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Tron Legacy Review

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Tech-savvy twentysomething Sam Flynn (Hedlund) is still bitter that his father vanished during his formative years. But when a mysterious message lures him to his dad’s old arcade, he finds himself plunged into a computer world and forced to battle Clu (B

★★★★★

One wonders what Tron Guy, that portly fanman with bushy moustache and homemade XL bodysuit, will make of Tron Legacy. Until now he has been a walking representation of all things Tron-world: clunky, silly, the toast of nerds, the opposite of glamour. But now, with the arrival of the mega-budget sequel, the game grid has changed. This is a movie of astonishing high-end gloss, fused to a pounding Daft Punk soundtrack, populated with sleek sirens and chiselled hunks, boasting electroluminescent landscapes to make Blu-ray players weep. Tron is suddenly, undeniably cool. But where does that leave the guy with the DIY light disc?

In truth, this is one of the smartest ideas for a reboot in yonks. Where its fellow 1982 sci-fi releases, E.T. and Blade Runner, are still universally celebrated, Tron’s visuals and ponderous tone have aged as badly as Manic Miner. The concept at the Disney film’s core, however, remains beautifully simple: what if a man got sucked into a computer? That notion, revisited with today’s turbo-boosted VFX technology, has now given Mickey Mouse a stonking tentpole. And make no mistake, Tron Legacy — part sequel, part remake — is a proper event movie, complete with nattily digitised Cinderella’s Castle at the start, a journey to a fully realised alien world and the best 3D since Avatar.

Smartly, director Joseph Kosinski (incredibly making his debut feature) uses the bonus dimension as a technique rather than a lick of paint. Just as The Wizard Of Oz switches from black-and-white to colour once Dorothy is hurled into Kansas, so Legacy doesn’t go 3D until hero Sam (a decent if vanilla Garrett Hedlund) gets laser-blasted into the electronic world. The ensuing 20 minutes, as Sam voyages through the neon bowels of Tron-world and finds himself forced to play killer frisbee, is the film’s best stretch. There are deft comic touches, like a twitchily malfunctioning programme shackled to the transport ship, terrifically edited action, and actual sexiness, in the shape of four cyber-sirens. Plus, did we mention the killer frisbee?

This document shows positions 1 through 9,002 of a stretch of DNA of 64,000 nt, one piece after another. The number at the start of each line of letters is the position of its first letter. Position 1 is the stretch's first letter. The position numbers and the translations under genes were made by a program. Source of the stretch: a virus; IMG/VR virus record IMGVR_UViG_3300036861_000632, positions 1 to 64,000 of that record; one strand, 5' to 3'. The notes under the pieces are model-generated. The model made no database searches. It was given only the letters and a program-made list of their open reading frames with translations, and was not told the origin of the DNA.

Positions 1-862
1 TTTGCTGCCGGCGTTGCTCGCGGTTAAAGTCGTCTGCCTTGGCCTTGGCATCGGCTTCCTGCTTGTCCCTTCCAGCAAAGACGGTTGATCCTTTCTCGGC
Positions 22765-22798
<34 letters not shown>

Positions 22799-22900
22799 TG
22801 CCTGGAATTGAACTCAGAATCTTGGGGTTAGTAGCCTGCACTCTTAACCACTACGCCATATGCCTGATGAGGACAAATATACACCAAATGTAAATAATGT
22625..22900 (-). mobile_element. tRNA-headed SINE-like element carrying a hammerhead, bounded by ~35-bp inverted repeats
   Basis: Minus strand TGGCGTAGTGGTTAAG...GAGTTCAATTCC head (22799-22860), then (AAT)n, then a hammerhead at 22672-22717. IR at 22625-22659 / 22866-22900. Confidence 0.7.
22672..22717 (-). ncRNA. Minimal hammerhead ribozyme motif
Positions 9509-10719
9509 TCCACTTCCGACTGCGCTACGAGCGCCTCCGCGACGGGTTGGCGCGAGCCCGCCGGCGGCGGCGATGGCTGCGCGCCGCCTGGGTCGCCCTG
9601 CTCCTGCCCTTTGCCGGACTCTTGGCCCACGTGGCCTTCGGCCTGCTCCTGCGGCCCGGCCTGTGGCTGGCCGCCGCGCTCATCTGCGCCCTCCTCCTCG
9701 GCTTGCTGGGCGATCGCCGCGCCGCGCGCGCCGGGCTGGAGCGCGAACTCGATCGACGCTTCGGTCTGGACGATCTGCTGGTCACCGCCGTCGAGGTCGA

Alas, once the plot turns up, the fun starts to drain out like power from a MacBook. Part of the problem is Jeff Bridges’ Kevin Flynn, who was a goofy delight in the original but here is a bearded, barefooted, yoga-practicing sage. Despite Bridges’ always-likeable presence and the fact he talks in Dude-like zen-nuggets (“It’s biodigital jazz, man”), he’s lumbered with Matrix-sequel levels of exposition. Way too much new shit comes to light.

Then there’s Clu, Flynn’s young clone — a CPU chip off the old block? — who’s turned diabolical, enslaved his land and has designs on doing the same to the real world. The idea of pitting a movie star against their younger self has been around for years (a never-produced project called Gemini Man would have seen Mel Gibson as a hit man stalked by his fitter CG doppleganger), but Tron Legacy is the first to take the plunge. It’s a bold attempt which is mostly effective, though Clu’s eyes have a plastic sheen. More damaging to the film is the villain’s scheme, which is so abstract (how exactly are his shock-troops going to invade Earth? Bop people on the head with their glowsticks?) that there’s never much of a feeling of peril.

Still, Tron 2.0 sounds great, looks greater and features Michael Sheen as a gyrating club owner with a fluoro cane. There are lovely details, like the fact the drinks in the End Of Line club have ice-pixels, not cubes, or the lightning that forks in geometric lines. And Olivia Wilde is a slinky delight as Quorra, her naivety prompting some big laughs. Shame, then, that an over-serious mood and sterile dialogue make the third act crash rather than soar.

A triumph of art direction, sound design and Gallic phat beats, but could do with a script upgrade and fun.exe patch.